Objective: To compare in a 3 month, multicenter, double blind, parallel study the efficacy and safety of a nonsteroidal antiinflammatory drug, aceclofenac, 100 mg bid orally, with that of tenoxicam, 20 mg orally at bedtime, in the treatment of adult patients with active ankylosing spondylitis (AS).
Methods: A total of 273 patients (135 in the aceclofenac group and 138 in the tenoxicam group) entered the study. Eight efficacy variables were assessed: morning stiffness, visual analog pain scale, control of additional paracetamol, modified Schöber's test, C7 line-iliac crest distance, lateral flexion of the spine, thoracic expansion, and occiput-wall distance.
Results: Seven of the 8 variables improved significantly in both groups, with no differences between the 2 groups in any variable at the end of the study. Six percent of patients taking aceclofenac and 5% of patients taking tenoxicam withdrew because of unsatisfactory therapeutic action. Forty-two adverse events possibly or probably related to treatment were observed in the aceclofenac group and 37 in the tenoxicam group. However, only 2.2% of patients in the aceclofenac group and 1.4% in the tenoxicam group withdrew for this reason.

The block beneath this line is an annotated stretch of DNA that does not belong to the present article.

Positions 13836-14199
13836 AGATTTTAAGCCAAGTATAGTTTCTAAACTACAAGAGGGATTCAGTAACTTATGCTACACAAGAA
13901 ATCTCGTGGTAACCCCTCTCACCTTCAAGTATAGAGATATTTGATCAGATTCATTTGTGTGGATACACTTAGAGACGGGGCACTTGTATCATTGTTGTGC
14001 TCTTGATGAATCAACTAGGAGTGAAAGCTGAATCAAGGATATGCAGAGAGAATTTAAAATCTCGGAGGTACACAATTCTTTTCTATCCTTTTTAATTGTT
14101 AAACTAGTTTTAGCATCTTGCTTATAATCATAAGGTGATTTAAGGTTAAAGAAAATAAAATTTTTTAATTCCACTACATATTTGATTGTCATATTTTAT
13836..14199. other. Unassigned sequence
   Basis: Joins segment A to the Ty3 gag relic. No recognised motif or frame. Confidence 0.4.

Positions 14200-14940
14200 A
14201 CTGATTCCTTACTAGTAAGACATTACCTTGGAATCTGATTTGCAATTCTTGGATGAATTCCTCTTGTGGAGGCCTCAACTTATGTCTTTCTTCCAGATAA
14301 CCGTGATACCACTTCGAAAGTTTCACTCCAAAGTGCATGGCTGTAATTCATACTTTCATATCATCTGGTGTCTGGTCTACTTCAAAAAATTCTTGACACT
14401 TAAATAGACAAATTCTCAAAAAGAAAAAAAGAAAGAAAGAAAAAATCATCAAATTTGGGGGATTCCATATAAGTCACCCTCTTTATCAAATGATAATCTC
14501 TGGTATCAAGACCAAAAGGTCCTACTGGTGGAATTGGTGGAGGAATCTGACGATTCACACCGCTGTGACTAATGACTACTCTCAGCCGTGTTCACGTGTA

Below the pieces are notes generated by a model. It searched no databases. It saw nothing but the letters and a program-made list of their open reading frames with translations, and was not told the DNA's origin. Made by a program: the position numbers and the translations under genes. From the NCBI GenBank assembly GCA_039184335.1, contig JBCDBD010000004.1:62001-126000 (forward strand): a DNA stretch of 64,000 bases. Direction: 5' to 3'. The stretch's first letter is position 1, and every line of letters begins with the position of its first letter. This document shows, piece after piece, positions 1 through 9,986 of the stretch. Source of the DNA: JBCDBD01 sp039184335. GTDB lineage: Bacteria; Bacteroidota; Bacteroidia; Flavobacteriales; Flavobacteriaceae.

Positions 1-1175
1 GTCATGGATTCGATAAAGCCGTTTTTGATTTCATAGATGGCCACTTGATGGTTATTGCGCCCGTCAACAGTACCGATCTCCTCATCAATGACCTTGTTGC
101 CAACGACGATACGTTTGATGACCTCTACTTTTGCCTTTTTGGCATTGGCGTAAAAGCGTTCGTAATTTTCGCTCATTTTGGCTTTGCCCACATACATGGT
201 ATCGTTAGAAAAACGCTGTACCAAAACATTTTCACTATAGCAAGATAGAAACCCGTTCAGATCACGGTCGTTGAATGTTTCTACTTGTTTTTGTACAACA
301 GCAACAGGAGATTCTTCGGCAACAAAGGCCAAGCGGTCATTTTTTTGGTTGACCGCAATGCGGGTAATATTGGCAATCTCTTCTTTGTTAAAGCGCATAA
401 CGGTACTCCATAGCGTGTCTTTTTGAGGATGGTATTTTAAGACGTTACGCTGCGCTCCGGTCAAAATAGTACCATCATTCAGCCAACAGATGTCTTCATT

Conclusion: Aceclofenac and tenoxicam are similar in terms of safety and effectiveness; and aceclofenac, 100 mg orally twice daily, is a safe, effective, and convenient treatment for active AS.